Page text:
Jasmine Donahaye
Self-Portrait as Ruth

Book Reviews

Published by salt
A Guidebook of Darkness

The title poem of Jasmine Donahaye’s collection Self-Portraitas Ruth gives a clue as to how to read these poems. As with Fernando Pessoa, there is a sense that life’s complexities are more easily faced from behind an adopted persona. Here, issues of displacement, nationality, exile and impossible love are dealt with against the backdrop of the biblical story of Ruth, a Moabite woman forced into exile who refused to leave her mother-in-law after the death of her husband, later being rewarded by marriage to her kinsman Boaz. It is the same Ruth that we see toiling ‘amid the alien corn’ in Keats’s ‘Ode to a Nightingale’. Yet here, in a wheat field where ‘a quad bike engine shuts off’ and ‘the tractor has not yet been turned on’, a woman undresses: ‘I pull down the straps of my dress and step out of its little silk collapse at my feet’. The poem seems to be set in Wales for ‘the boy on the quad bike tells his dog tyrd’ma’. Yet, in a highly sensual stanza, the protagonist speaks of oiling her thighs and buttocks, as instructed by her mother-in-law in preparation for seduction, adorning herself with the Yemenite jewels brought by the older woman into exile. Yet, unlike the biblical story where Ruth, though a stranger, is rewarded by marriage, ultimately becoming the great-grandmother of King David, here

…the men looking over their shoulders
expressionless, almost hostile,
are waiting for me,
a trespasser,
to leave.

Born in England, Jasmine Donahaye emigrated with her family to California, where she lived for twelve years before settling in mid-Wales and gaining a PhD in Welsh Writing in English from the University of Wales, Swansea. Her Jewish family has its roots in nineteenth-century Palestine and the book resonates with Israeli and Palestinian history, wrestling with conflicting perspectives of exile and home, tribe and religion, love and belonging. Through a variety of voices, and the shifting use of Welsh, Arabic and Hebrew words, Donahaye refuses to adopt a partisan stance, slipping between the claims and sympathies of both sides. In Thirst, an apparently female Palestinian voice cries: ‘Atash, thirst, tzamah: in any language / an open mouth, a plea’ Looking across at an armed Israeli soldier, with his ‘macho promise’, she asserts that ‘What you say about us is untrue’. Tensions start first with thirst, leading to Palestinian resentment and then Israeli disgust. The denial of water becomes a form of emotional rape as the soldier strikes a rock and ‘a thousand streams ejaculate’. For such ‘petty rage’ the poem argues, ‘your right of return / has been revoked, / so why blame us for the exile?’

The hovering sense of catastrophe is further explored in the erotic love poem Palestina. Slipping past a border guard asleep at his post a female persona claims: ‘Here’s where it began… / a thousand years ago’. As she takes off her dress the soldier realizes that:

Her body was a map of
my body; where she had scars, I had scars.
I traced her terrain: the ruined watchtowers
where the gunmen had lain.

The histories and hurts of these contested lands are entwined like those of ill-fated lovers. There is a passionate anger here that refuses to attribute culpability uniquely to one group. Jewish guilt is faced head-on in Stoning, where the poem asserts that even when Abraham was offered Hebron by his new neighbours he ‘insisted nevertheless on paying 400 / Old Israeli Shekels’ while now ‘my people are throwing stones’ at a farmer, already attacked by ‘febrile women’, who silently ‘drops / like an empty sack’. The body, too, becomes a site of guilt and unease, as in Fetishes where an ambivalent desire for anal sex is conflated with the dilemma over whether or not to touch that holiest of holy sites, the Western Wall. In the oedipal poem My father’s circumcision, the moel (the Jewish circumciser) ‘with his ragged nail / tears the foreskin’ then ‘bends his head / to suck the wound’.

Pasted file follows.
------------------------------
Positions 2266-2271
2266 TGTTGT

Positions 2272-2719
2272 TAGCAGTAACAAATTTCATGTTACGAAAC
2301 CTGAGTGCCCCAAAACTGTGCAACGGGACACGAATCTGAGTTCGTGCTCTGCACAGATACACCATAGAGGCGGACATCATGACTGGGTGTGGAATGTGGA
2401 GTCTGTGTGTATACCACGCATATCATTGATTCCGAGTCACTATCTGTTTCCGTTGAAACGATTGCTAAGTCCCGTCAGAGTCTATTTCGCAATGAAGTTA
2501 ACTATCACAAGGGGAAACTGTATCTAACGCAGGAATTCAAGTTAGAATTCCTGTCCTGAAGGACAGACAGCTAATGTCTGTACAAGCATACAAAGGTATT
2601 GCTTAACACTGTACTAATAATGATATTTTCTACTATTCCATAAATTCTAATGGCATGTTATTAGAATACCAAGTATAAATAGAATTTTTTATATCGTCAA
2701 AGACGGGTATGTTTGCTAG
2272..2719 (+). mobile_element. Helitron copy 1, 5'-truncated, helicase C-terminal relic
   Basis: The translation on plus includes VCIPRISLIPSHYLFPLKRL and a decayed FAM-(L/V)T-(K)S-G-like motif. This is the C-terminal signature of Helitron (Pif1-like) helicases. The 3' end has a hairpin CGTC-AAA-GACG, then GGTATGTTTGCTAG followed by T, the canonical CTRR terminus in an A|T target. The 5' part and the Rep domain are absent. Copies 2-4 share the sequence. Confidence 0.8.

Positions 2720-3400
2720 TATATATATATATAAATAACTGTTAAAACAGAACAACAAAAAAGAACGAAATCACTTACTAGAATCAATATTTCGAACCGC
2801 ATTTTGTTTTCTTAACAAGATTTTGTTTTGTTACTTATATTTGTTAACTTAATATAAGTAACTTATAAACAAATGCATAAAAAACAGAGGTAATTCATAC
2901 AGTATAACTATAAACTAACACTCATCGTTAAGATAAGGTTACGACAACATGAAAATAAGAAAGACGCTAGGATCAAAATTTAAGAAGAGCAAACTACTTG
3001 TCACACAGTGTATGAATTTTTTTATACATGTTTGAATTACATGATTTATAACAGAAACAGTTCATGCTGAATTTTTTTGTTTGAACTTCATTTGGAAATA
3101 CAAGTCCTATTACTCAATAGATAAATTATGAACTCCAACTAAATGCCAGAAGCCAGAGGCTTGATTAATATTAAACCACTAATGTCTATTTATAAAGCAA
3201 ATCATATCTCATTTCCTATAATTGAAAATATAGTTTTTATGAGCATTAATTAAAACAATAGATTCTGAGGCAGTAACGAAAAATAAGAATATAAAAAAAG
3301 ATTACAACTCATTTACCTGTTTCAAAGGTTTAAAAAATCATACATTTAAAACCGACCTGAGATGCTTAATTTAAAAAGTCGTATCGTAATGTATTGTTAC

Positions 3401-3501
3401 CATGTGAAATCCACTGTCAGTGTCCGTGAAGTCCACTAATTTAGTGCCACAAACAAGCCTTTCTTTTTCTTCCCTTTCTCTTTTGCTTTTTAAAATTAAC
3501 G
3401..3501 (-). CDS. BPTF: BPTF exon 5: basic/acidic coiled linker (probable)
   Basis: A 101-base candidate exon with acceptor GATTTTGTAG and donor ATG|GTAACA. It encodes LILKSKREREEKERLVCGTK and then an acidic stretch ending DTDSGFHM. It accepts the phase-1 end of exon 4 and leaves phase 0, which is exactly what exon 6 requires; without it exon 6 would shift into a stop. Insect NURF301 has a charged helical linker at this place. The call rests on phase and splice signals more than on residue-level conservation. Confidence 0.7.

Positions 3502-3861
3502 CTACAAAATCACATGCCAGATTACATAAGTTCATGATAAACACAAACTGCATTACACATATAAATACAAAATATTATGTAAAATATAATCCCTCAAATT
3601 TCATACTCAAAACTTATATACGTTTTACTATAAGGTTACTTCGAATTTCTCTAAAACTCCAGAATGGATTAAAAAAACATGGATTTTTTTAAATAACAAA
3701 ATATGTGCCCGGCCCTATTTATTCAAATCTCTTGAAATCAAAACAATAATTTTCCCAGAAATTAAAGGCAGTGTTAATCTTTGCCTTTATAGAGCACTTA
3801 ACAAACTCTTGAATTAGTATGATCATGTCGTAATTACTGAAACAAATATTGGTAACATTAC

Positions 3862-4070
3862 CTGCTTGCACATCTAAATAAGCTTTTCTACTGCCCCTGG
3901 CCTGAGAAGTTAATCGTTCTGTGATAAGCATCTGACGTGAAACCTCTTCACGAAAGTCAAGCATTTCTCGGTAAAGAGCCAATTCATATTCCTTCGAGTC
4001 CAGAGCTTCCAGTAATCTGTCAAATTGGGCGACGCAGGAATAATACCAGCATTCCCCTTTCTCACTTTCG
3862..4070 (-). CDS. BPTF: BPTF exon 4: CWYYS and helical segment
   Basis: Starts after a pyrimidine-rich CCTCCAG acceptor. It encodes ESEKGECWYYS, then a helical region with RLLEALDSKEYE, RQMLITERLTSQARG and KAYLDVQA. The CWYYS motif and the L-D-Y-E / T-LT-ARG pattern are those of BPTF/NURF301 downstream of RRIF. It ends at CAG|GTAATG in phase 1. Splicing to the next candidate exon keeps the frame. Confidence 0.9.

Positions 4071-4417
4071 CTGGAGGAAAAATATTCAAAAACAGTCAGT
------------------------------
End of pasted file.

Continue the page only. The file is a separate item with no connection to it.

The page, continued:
Who then, in this complex history of the Middle East, is innocent who culpable, when too many look away and fail to resolve these historic conflicts? Perhaps, as the poem suggests, we all have blood on our hands. Yet there are moments of respite, as in Water, where sweaty and dusty in a shop on Sderot Yerushalayim, the poet stops to buy refreshment and stands for a quiet moment in the cool of the shopseller’s shade: ‘he an Arab and I a Jew, / and water simply water’. In 2006 Jasmine Donahaye’s first collection Misappropriations was shortlisted for the Jerwood Aldeburgh First Collection Prize. With this new collection she establishes herself as an assured, challenging and brave voice, unafraid of confronting difficult issues or upsetting those with more sectarian views.

The cover of Yang Lian’s Lee Valley Poems shows a cluster of dark bulrushes, like calligraphic marks, against an early morning mist. Whilst I would not suggest judging a book by its cover, it does say a good deal about Yang Lian’s poetry. One might be forgiven for thinking that the location is some remote spot in his native China. In fact it is a misty morning on Walthamstow Marshes. This elision of place is touched upon in his introductory essay: A Wild Goose Speaks to Me at the beginning of this new collection. Here he states:

There is no international, only different locals … What is ‘local’? Are its contents geographical, psychological, historical, language- based or even linguistics-based? … ‘local’ doesn’t at all signify a specific site, but must point to all sites, as being the ability of the poet to excavate his own self.

Content and Texts © Sue Hubbard 2011

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